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Space Transportation Systems Operations Simulations - Processes

The goal of this work is to:

  • Understand the fundamental nature of the effort and processes for preparing, launching and returning space transportation systems.

  • Understand space transportation systems characteristics and processing in relation to the goal of significantly more routine and affordable access to space.

The system includes:

  • The vehicle, it's design, technology and technical characteristics.

  • The organization, government and industry partners, and their processes, practices and business approaches.

  • The infrastructure, facilities and equipment on the ground.

If your interest is more the cost of these efforts, including all indirect support costs, see Operations Models - Costs.


The term "simulation" is used here in the sense of an abstraction, an "elaborate thought experiment", where mathematical formulas come together to create a predictive framework for the analysis and understanding of future, proposed systems. The term "simulation" is used here as distinct from model, as the work here focuses on processes, and these tools "run" or simulate time running. For example, a spaceship can be represented moving from process A in one facility to process B in another facility.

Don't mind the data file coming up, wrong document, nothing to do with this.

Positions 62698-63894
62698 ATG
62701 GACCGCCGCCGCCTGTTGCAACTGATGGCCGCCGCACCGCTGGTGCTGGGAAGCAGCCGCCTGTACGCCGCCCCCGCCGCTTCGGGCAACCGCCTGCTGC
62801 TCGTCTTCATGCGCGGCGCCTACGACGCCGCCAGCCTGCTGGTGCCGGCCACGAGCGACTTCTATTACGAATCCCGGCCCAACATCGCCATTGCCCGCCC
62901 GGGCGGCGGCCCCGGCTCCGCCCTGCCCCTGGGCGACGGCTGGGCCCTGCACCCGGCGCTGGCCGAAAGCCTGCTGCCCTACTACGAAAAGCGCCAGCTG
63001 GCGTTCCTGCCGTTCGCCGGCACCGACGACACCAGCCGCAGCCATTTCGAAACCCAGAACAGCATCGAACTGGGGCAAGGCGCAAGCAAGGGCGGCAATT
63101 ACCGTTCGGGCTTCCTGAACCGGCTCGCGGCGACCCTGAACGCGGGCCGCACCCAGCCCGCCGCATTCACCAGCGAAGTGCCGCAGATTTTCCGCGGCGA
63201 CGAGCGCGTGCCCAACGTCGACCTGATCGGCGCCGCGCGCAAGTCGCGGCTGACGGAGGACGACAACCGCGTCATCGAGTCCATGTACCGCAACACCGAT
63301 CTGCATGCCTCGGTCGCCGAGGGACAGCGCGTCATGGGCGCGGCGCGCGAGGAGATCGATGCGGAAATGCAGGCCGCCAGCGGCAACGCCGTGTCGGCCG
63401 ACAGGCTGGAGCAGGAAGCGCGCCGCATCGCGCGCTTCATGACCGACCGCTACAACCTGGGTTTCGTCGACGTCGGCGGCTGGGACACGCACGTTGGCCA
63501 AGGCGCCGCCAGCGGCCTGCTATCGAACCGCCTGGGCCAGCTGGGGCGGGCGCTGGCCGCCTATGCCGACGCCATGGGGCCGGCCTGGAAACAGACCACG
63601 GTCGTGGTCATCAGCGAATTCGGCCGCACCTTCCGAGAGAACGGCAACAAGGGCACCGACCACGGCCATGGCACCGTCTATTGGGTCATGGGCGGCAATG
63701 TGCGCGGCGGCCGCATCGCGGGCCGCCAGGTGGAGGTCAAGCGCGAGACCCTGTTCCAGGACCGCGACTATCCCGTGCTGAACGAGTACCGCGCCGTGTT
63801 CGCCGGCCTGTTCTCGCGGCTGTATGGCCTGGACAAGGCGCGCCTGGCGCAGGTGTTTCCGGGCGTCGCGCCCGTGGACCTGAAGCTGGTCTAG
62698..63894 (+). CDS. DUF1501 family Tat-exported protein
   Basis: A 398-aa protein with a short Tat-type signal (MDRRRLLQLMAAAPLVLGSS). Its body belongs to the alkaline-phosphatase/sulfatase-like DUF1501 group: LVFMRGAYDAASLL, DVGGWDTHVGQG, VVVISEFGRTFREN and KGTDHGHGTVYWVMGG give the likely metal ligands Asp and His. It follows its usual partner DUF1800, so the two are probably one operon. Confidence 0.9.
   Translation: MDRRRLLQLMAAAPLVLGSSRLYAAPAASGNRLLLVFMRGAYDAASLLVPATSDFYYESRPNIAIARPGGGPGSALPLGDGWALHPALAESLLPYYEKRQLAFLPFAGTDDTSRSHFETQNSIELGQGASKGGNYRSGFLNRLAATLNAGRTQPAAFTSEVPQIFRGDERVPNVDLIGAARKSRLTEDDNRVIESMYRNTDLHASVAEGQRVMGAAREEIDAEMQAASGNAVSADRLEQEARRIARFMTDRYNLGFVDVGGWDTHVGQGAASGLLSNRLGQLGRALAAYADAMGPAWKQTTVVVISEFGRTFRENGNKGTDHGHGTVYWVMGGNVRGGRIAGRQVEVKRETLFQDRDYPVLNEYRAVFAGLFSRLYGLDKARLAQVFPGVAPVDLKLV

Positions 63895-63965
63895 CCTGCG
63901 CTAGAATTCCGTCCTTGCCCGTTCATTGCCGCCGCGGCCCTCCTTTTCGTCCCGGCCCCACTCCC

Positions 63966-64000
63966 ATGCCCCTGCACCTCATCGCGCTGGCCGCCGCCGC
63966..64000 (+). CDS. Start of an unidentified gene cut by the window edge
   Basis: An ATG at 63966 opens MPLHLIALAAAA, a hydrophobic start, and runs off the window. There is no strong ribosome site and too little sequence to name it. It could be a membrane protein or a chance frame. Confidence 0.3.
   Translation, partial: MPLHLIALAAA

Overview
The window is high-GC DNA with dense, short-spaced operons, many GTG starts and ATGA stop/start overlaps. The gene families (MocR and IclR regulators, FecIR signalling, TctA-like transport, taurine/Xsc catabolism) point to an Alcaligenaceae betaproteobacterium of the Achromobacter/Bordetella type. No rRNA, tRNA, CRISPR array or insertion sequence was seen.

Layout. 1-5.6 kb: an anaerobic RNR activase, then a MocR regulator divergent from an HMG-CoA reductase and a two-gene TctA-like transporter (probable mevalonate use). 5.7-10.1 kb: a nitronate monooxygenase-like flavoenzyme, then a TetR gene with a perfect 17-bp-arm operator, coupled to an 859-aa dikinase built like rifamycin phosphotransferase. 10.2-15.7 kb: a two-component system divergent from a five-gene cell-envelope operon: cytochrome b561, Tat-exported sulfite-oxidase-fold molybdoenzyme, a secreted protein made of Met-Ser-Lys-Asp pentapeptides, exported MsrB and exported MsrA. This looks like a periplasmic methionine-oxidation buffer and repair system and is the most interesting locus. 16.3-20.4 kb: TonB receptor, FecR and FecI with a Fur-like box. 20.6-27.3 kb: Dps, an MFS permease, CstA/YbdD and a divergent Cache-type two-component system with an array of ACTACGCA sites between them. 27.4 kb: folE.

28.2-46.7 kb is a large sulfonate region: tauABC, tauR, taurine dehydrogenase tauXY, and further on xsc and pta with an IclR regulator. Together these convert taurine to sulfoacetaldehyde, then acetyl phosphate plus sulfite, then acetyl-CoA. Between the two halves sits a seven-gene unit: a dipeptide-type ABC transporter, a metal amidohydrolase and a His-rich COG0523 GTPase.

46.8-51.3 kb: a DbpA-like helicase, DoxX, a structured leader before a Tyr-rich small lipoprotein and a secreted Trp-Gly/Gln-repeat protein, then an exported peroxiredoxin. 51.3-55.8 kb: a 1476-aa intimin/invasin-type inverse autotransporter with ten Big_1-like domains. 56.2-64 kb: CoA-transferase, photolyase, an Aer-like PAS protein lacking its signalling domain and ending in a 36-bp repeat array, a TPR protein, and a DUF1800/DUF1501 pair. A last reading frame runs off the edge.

These operations simulations include:

A goal in this field of models and simulations is that models and simulations be fully integrated within an analysis framework. Another goal is that ground operations cost models and processing simulations one day be fully integrated as well with other design tools, including tools for defining research and technology portfolios, tools used in the development stages of design, tools used in recurring production/manufacturing, and even higher level strategic (economic or policy) models - all beyond just ground systems. The ez-NASA Model is an example of work in this direction.


Any model or simulation requires experience and data to give the model developer, user or analyst, the right basis, or foundation of knowledge. Since data about current systems can be used for insight independent of any model or simulation, data also represents a distinct area in this field of operations research.


Finally, models or simulations lend insight into our space industries "-ilities".


Also see:



Website Contact: Edgar Zapata, NASA Kennedy Space Center